TEMPORARY, HUGE, AND LAST MINUTE: THE CLUB NOMADIC STORY The team behind Club Nomadic, the 3-story, 64,000-sq.-ft. comes-with-the-Super Bowl traveling behemoth of a temporary nightclub that was open for 3 nights only at 2121 Edwards St. earlier this year, starts planning for its next incarnation “roughly a year” in advance, lead designer Joanna-Maria Helinurm says. Materials travel to the site on 36 trucks, and the building typically takes 60 days to erect. But last-minute jockeying with city permitting officials, in Helinurm’s telling, appears to be standard practice: “All this goes on up until the very last day before the opening until the occupancy permits are granted,” she tells Cynthia Dehlavi. “In Houston, we ended up renting almost two city blocks to be able to control the flow and traffic around the event. Temporary Place of Assembly certificates are a critical component, but we often have to apply for additional special permits, for example like electric-powered signs and the use of pyrotechnics inside the building.” On Super Bowl weekend this year, Club Nomadic got its final okays from Houston officials just 6 hours before doors opened for performances by Sam Hunt and TheÂ Chainsmokers on Super Bowl weekend. [OffCite; previously on Swamplot] Photo: Michael Garfield
COMMENT OF THE DAY: HOUSTON’S CRUMBLING SUPER BOWL SOUVENIRS “. . . I think pretty much everyone has long forgotten that we had a Super Bowl here. That memory is tossed out like an empty bag of chips. $347 million was allegedly pumped into our economy, and all I got was some quick fills of some potholes.” [Super Bowl Memories, commenting onÂ Super Bowl LIâ€™s Economic Impact in Houston; Expanding Metroâ€™s Reach; previously on Swamplot] Photo of George R. Brown Convention Center beforeÂ Super Bowl LI:Â Jesus Jimenez via Swamplot Flickr Pool
The more-or-less repeating window patterns on the backs of the Buffalo Manor townhomes are currently on display as digging continuesÂ at 9339 Buffalo Spwdy. this week. That’s where Dallas-based developer Tradition Senior LivingÂ is setting upÂ a 316-unit facility (about a quarter mile from the other senior living facility planned in the area, though this one doesn’t seem to have gotten a sharp-toothed cartoon avatar). All that dirt, once scooped, appears to be slated for a U-shaped mound on the segment of the irregularly-shaped property that reaches toward Main St.,Â if this diagramÂ of the site spotted by a readerÂ is stillÂ up to date:
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Playing in the Dirt in Westridge
“I canâ€™t explain how a Chiliâ€™s got on the list, but that Chiliâ€™s must have been pretty lit,” writes engineer andÂ bar aficionado Ian Wells.Â Wells just wrapped up his latest data-crunchingÂ escapade: a diveÂ into how much extraÂ alcohol sales revenueÂ wasÂ actually pulled in by Super Bowl LIÂ (as well asÂ whereÂ that boost was distributed and who bagged most of the excess). The map above gives an idea of how theÂ $8.9 million in extra alcohol sales (plus or minus a couple million) were spread out around town during February; Wells notes thatÂ probablyÂ only 5%Â of establishmentsÂ saw more than a $25,000 boost above what they would have made in a normal February, though there’s lot of uncertainty in modeling any given bar’s expected “normal” revenue.
So who gotÂ the biggest percentage sales bumps?Â Here’s the rundown through the top 10, and some highlights fromÂ the top 100, plus more on where all those numbers come from:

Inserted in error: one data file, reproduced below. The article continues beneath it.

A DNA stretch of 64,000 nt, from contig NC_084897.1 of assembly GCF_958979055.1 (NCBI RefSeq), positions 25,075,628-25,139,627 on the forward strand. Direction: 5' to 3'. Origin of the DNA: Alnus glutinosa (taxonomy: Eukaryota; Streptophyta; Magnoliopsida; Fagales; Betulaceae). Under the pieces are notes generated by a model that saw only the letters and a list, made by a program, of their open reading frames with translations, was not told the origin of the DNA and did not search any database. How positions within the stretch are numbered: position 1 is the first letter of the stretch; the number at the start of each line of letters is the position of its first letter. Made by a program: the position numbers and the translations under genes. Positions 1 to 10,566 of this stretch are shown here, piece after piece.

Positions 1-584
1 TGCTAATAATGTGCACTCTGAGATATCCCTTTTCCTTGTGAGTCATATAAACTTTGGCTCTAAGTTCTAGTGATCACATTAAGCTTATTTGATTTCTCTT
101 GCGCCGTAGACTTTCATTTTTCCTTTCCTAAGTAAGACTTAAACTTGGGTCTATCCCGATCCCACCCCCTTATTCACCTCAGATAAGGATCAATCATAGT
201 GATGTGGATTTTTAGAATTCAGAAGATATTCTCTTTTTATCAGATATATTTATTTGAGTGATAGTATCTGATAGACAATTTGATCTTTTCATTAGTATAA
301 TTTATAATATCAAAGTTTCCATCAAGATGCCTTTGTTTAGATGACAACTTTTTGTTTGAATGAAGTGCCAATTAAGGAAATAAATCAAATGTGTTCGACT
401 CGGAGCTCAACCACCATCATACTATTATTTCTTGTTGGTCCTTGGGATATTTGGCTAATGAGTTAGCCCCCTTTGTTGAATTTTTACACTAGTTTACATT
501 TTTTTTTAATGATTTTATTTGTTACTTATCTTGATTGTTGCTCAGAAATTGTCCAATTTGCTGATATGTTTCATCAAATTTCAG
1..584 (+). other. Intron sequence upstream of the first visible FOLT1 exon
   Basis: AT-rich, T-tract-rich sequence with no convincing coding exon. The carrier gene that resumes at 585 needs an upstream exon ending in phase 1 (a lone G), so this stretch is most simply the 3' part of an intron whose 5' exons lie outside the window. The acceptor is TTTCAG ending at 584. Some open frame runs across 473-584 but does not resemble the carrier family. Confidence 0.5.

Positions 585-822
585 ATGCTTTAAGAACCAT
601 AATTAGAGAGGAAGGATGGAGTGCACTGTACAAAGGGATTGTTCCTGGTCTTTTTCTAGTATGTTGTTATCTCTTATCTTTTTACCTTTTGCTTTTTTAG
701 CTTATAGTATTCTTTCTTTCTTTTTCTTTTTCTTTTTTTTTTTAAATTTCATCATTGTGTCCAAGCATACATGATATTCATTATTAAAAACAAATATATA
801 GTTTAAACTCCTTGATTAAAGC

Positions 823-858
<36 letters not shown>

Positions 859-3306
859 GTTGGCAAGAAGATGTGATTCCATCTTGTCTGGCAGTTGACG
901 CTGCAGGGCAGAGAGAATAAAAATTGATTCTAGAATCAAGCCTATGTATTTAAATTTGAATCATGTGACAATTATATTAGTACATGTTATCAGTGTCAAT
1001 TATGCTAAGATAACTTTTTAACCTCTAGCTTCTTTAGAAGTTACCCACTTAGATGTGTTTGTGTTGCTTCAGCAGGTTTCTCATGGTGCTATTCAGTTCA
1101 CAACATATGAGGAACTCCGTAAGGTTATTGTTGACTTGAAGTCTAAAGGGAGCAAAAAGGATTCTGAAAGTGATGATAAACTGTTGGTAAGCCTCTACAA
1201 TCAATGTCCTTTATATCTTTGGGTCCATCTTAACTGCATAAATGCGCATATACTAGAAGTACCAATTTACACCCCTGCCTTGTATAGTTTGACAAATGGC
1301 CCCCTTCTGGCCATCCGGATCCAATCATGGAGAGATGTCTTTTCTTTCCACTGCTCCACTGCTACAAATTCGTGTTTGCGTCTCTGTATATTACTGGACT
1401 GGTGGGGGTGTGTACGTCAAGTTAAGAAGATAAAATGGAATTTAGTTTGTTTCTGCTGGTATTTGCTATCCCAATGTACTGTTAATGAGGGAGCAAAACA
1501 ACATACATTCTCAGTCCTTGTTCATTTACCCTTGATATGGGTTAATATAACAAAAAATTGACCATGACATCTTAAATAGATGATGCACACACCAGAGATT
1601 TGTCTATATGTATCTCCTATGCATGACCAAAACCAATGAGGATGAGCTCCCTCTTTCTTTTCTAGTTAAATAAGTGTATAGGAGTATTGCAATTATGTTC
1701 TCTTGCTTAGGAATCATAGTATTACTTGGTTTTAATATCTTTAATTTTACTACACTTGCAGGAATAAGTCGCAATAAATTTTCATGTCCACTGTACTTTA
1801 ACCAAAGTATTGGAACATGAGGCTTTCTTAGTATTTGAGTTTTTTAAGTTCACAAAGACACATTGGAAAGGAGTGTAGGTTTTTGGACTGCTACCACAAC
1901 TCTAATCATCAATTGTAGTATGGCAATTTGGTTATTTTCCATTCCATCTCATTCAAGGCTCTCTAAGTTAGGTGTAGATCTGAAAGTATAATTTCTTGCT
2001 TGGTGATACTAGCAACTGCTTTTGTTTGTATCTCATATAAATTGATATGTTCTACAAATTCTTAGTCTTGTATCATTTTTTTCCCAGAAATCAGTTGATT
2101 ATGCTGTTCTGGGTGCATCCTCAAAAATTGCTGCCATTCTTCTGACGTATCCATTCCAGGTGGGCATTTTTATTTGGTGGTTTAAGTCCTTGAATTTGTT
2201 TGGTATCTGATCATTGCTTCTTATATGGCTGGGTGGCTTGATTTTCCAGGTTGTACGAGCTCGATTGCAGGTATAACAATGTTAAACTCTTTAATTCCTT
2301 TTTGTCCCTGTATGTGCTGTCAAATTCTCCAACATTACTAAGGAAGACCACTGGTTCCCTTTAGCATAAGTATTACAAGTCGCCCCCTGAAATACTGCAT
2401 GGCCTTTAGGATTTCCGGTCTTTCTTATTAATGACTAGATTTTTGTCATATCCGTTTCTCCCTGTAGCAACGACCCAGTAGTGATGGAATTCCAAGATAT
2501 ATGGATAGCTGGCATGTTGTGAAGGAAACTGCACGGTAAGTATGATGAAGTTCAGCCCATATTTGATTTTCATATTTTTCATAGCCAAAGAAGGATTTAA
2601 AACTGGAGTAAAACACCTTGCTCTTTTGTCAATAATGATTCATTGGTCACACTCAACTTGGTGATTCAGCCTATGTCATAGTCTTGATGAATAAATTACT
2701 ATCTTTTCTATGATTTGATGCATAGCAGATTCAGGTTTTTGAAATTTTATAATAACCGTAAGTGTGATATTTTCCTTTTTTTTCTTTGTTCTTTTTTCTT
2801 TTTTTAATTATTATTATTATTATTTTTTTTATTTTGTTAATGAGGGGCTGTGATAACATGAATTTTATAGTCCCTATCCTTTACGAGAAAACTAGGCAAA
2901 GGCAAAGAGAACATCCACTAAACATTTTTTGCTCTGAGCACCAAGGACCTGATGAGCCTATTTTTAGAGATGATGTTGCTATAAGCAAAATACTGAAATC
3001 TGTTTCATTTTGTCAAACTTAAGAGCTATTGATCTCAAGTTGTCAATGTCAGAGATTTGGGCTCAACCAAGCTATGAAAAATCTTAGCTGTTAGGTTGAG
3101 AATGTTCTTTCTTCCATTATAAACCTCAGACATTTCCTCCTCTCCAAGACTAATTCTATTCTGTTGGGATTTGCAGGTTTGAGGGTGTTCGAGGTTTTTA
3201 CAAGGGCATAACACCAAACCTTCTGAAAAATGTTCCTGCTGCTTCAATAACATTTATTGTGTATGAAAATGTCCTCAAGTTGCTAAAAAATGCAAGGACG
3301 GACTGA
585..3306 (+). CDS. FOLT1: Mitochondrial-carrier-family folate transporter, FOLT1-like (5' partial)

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Crunching the Numbers
TAKING ON THE ‘HOUSTON, WE HAVE A PROBLEM’ PROBLEM What canÂ a little minor public shamingÂ do in the face of a groundswell of clichÃ©d space-themed Houston referencesÂ from reporters and observersÂ around the worldÂ (and the occasional newscaster from within)? Just in time to chronicle and reflect a seeming barrage ofÂ “Gee, no one’s ever repeatedÂ this before” references to Houston — as it emerged inÂ the national spotlight in advance of yesterday’s Super Bowl — aÂ Twitter account going by the handle Ugh Houston, createdÂ last month, set aboutÂ to highlight, ridicule, and otherwiseÂ express disappointment towardÂ any and all variations on the theme of Â “Houston, we have a problem.”Â (The betting circuits even had 5-to-2 odds on whether the tagline, anÂ alteration of the original quotation popularized by the 1995 movie about the Apollo 13 mission,Â would make an appearance in the Super Bowl broadcast,
though ultimately, it appears, it didn’t. and it did.) Other phrases targeted by the account include references to landing eagles and launching anything without an actual rocket engine. Here’s the big question, then, waged in harrumph-y asides, worldwide: Should or shouldn’t Houston embrace its popular association withÂ extreme difficulty?Â Image: Ugh Houston Twitter account
CLUB NOMADIC SHOWS OFF LATEST TRENDS IN JUST-IN-TIME NIGHTCLUB DELIVERY Temporary 3-story nightclub and performance venue Club Nomadic has received its final checks and OKs from the city for tonight’s 9pm opening — with just overÂ 6 hours to spare,Â if the time a city repÂ gave toÂ St. John Barnard-Smith and Mike MorrisÂ is correct. Both Club Nomadic’s owner and folks at the city permitting office sayÂ it’s totally normal for aÂ temporary event structure like this one to cut the permitting processÂ close;Â the temporary nature of the project also means on-site parkingÂ is not required for the 9,000-or-so visitors expected, and organizers are stressing thatÂ tow trucks will be on the prowl. The ClubÂ is currently selling parking passes forÂ the 1600 Smith St. garage, with plans to shuttle guestsÂ between the garage and theÂ club site at 2121 Edwards St.; other enterprising Houstonians appear to be getting in on the action as well. [Houston Chronicle; previously on Swamplot] Photo of 2121 Edwards St.: Club Nomadic
HOUSTON PARKS BOARD RELEASES FLOCK OF BAYOU GREENWAY SIGHTSEEING SUGGESTIONS Not to be left out of the Super Bowl LI frenzy, the Houston Parks Board has been publishing weekly additions to what’s nowÂ a list of 51 “super” Bayou Greenways-accessible attractions — ranging in scope and scale from Buffalo Bayou Park to the Orange Show to a pair of nesting eagles somebody spotted near Greens Bayou. The list is broken upÂ by watershed, with each bayou getting a separate mapÂ of sitesÂ along its existing or planned bike trails (though tour by kayak is also recommended in some places). Other entries on the list include the Watonga Blvd.Â bridge bat colony (on White Oak Bayou, south of Pinemont Dr., shown here), Parkwood Park in Riverside Terrance (off Brays Bayou and these days billed as BeyoncÃ©’s childhood park), David Adickes’ Mount Rush Hour statue grouping in American Statesman ParkÂ (fringing the Downtown confluence tangle of I-10, I-45, and White Oak and Buffalo bayous), and NRG stadium itself, with a nod to the nearby Astrodome. [Houston Parks Board; previously on Swamplot] Photo of Watonga Blvd. bats: Houston Parks Board